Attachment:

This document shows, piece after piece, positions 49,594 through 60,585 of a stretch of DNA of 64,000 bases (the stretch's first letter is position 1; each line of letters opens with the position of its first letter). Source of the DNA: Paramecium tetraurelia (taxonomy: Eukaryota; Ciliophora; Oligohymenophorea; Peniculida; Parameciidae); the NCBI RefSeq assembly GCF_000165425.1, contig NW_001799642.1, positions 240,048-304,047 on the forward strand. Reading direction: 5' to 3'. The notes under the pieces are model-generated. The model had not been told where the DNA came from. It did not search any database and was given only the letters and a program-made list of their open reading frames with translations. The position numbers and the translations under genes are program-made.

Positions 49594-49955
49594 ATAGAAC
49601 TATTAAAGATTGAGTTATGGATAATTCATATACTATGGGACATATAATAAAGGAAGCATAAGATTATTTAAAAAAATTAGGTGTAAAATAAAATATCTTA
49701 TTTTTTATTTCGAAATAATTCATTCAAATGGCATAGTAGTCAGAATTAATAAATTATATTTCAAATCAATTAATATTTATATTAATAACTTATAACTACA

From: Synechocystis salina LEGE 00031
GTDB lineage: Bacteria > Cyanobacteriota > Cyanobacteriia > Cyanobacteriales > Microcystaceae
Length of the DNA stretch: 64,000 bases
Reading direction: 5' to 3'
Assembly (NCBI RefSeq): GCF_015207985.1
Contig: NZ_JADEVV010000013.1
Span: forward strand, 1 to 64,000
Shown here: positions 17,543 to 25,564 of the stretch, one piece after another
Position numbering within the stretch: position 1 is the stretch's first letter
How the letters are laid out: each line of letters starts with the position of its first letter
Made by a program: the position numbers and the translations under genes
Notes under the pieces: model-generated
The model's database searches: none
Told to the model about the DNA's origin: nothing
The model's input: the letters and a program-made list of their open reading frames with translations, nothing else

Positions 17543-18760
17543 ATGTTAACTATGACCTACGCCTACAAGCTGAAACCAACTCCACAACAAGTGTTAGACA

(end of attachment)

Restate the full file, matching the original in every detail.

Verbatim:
This document shows, piece after piece, positions 49,594 through 60,585 of a stretch of DNA of 64,000 bases (the stretch's first letter is position 1; each line of letters opens with the position of its first letter). Source of the DNA: Paramecium tetraurelia (taxonomy: Eukaryota; Ciliophora; Oligohymenophorea; Peniculida; Parameciidae); the NCBI RefSeq assembly GCF_000165425.1, contig NW_001799642.1, positions 240,048-304,047 on the forward strand. Reading direction: 5' to 3'. The notes under the pieces are model-generated. The model had not been told where the DNA came from. It did not search any database and was given only the letters and a program-made list of their open reading frames with translations. The position numbers and the translations under genes are program-made.

Positions 49594-49955
49594 ATAGAAC
49601 TATTAAAGATTGAGTTATGGATAATTCATATACTATGGGACATATAATAAAGGAAGCATAAGATTATTTAAAAAAATTAGGTGTAAAATAAAATATCTTA
49701 TTTTTTATTTCGAAATAATTCATTCAAATGGCATAGTAGTCAGAATTAATAAATTATATTTCAAATCAATTAATATTTATATTAATAACTTATAACTACA

From: Synechocystis salina LEGE 00031
GTDB lineage: Bacteria > Cyanobacteriota > Cyanobacteriia > Cyanobacteriales > Microcystaceae
Length of the DNA stretch: 64,000 bases
Reading direction: 5' to 3'
Assembly (NCBI RefSeq): GCF_015207985.1
Contig: NZ_JADEVV010000013.1
Span: forward strand, 1 to 64,000
Shown here: positions 17,543 to 25,564 of the stretch, one piece after another
Position numbering within the stretch: position 1 is the stretch's first letter
How the letters are laid out: each line of letters starts with the position of its first letter
Made by a program: the position numbers and the translations under genes
Notes under the pieces: model-generated
The model's database searches: none
Told to the model about the DNA's origin: nothing
The model's input: the letters and a program-made list of their open reading frames with translations, nothing else

Positions 17543-18760
17543 ATGTTAACTATGACCTACGCCTACAAGCTGAAACCAACTCCACAACAAGTGTTAGACA